Last Thursday I took an exit off the highway towards my old house in Austin. It was for work-related reasons, not because I was getting misty about that place, but I was shocked at the comforting feelings that immediately oozed over me momentarily. And I succumbed – for just a minute – to the memory that wrapped my head in a downy blanket. If I just take a right into the neighborhood up ahead, I thought dreamily, I can drive slow down perfectly manicured lawns where children ride bikes and people jog with Labradors on leashes. The neighborhood pool will be open by now, I remember, with the sno-cone truck parked in the lot and a line of shivering kids lined up in wet bathing suits holding $1 bills in grubby fists. I could cruise into the cul-de-sac where the garage door opens smooth and dump my bags on the kitchen table. Pat a few dog heads, stick my head out the back door to check on the five chickens (my only livestock). Sink into the couch. The day would be done. Just the thought of all this made me smile momentarily, one of those slow and stupid grins that we all grow in lazy, trance-like states. In the old house I might be able to sleep for an eternity. Take a shower and stay clean all day long.
Daydreaming about this solitude rocked me like a lullaby until I realized I’d missed the turn for my work-related destination so that I was forced to pull over. In that moment of pulling over, reality rear-ended my fantasy and suddenly I remembered – You Do Not Live Here Anymore. Home is a farm where so many creatures wait for you and call for you and need you. I remembered what living in Austin was really like for me, especially in the final years. How I paced that comfortable little house like a caged animal and clawed at the privacy fences and dug into the landscaped yards. I wanted out so desperately, even before accurately understanding the mess and drama I was stepping into. The memory of my Austin house with the three dogs and a few chickens, the memory that felt comfortable and easy suddenly was deeply lonely. Where were my goats and the cows that come trotting to the fence? Where was my porch where you can’t go barefoot because of scorpions? Where were vultures that circle, the blackbirds that call, the whippoorwills that sing every night in summer?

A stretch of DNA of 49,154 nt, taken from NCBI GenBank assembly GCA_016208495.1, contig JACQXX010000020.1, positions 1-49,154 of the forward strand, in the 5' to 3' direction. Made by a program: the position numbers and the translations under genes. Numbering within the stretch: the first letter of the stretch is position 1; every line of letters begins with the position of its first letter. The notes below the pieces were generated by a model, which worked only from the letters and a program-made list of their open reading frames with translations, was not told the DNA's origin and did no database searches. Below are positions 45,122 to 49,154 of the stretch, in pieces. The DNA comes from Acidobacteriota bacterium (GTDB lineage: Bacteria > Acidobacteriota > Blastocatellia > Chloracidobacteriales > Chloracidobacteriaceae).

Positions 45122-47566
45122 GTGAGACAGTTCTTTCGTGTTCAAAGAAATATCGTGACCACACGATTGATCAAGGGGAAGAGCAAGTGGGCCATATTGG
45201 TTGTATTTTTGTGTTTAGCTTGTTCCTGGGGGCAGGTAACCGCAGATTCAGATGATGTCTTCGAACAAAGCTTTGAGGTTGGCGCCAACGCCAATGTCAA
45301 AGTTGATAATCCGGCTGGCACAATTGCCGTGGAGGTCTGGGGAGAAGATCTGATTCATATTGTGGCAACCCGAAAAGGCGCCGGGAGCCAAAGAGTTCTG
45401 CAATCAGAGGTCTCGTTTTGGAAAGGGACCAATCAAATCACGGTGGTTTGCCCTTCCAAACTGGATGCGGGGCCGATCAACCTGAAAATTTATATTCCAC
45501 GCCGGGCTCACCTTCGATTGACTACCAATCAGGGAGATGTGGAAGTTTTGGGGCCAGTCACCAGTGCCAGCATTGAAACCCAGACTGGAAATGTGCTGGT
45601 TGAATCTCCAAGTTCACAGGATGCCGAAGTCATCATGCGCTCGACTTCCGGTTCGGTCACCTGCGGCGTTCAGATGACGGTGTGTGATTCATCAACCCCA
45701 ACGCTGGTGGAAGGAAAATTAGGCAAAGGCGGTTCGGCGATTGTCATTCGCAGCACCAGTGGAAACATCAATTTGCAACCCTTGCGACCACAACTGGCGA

On April 2 I sold three of the four baby goats born here at the farm. They were loaded into a truck, and I stood with their mama’s in the pasture, listening to their strained bleatings fade down the driveway. In those moments I physically feel a page turn inside my Book of Life. Can hear the pages rustle, moving from one chapter and on to the next. That’s how it was when it was just us again, the little herd together without all the babies jumping on the picnic table and running between legs. Except there was Bee, who I kept, and Dolly was soon to follow. I remember eyeing the girls warily, Jolene in particular who has been a prolific dairy goat since the beginning. It was mid-afternoon and her bag already looked distended. Sending her boys down the road meant I had just officially signed up for twice daily milking, since no babies would be nursing. It meant I’d have twice as much milk but that my time would be twice as compromised.